Cyber insurance is a type of insurance that shields businesses from liability and financial losses brought on by cyber incidents. One way to mitigate the financial impact of cyber disasters is to transfer some of the associated financial risks to insurance. It covers the costs related to a variety of cybersecurity incidents, including ransomware and data breaches.
How to choose?
There are several types of cyber insurance, and choice will depend on what kind of coverage is needed. In other words, the best insurance for a company is the one that fits its needs. The following points describe how coverage is generally classified:
- First-party coverage typically includes expenses related to an incident itself, such as investigation costs, notification expenses, and credit monitoring for affected individuals.
- Third-party coverage typically covers legal costs and damages resulting from lawsuits related to cyber incidents.
It is also important to know that liability costs can vary depending on the affected company and rapidly impact the well-being of a company : legal obligations and guidelines such as NIS 2 will hold companies accountable for data leaks and fines can go up to 10 million euros (or 2% of the turnover, whichever is highest).
Other types of cyber insurance may also include coverage for business interruption, extortion, and reputational harm. It is important to consult with an insurance professional to determine the specific coverage that best suits the company’s needs and to see what risks are included in their offer.
It’s not possible to do an exhaustive list of what may or may not be included in the insurance coverage. Nevertheless, the following points mention a few examples of what is typically not covered:
- After a cyberattack, future profit losses are usually not covered. Cyber insurance will not make up for lost revenue if a cyberattack results in a loss of clients.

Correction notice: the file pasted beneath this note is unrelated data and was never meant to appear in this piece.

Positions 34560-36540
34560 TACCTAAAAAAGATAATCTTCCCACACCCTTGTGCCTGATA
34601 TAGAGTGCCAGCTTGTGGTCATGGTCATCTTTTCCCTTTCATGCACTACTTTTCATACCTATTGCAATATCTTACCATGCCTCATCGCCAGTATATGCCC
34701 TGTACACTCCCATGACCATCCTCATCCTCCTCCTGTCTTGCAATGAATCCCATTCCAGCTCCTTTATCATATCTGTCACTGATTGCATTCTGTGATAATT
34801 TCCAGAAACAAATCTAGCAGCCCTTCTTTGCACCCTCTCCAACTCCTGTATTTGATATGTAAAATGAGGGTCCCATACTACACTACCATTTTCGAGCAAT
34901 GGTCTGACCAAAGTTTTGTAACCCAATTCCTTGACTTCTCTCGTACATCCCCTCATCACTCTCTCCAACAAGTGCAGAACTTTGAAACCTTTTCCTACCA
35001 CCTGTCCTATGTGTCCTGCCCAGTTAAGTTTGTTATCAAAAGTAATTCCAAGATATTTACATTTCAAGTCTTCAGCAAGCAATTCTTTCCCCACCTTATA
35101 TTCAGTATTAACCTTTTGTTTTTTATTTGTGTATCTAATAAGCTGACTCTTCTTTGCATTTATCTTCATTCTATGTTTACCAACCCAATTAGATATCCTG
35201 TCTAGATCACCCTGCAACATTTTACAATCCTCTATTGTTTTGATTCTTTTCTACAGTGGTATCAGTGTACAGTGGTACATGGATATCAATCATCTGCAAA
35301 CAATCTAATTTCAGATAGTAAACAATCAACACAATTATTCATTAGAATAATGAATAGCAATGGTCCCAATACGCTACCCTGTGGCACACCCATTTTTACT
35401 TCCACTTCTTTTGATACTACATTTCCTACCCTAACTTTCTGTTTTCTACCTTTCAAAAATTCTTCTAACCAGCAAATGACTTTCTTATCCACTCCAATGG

- The majority of cyber liability insurance plans do not provide coverage for a decline in the value of companies. For instance, cybercrime has the potential to steal a company’s intellectual property, resulting in the company’s value decreasing without that knowledge, but insurance won’t pay for that value loss.
- An upgrade to a security system is not covered by cyber insurance. Insurance will not pay for changes to improve the security system to stop similar attacks in the future
What solution do insurance company provide?
It is important to note that every company will seek for a different coverage, depending on the budget they can allocate to it but also their operationnal needs.
Knowing the extent of an insurance’s coverage is as much as important as knowing how they will respond to an incident. The response will depend on the nature of the incident, dealing with a regulatory fine and with ransomware will not be resolved the same way. This is why insurance will typically work with what’s under the following scope: liability, financial losses, and emergency incident response.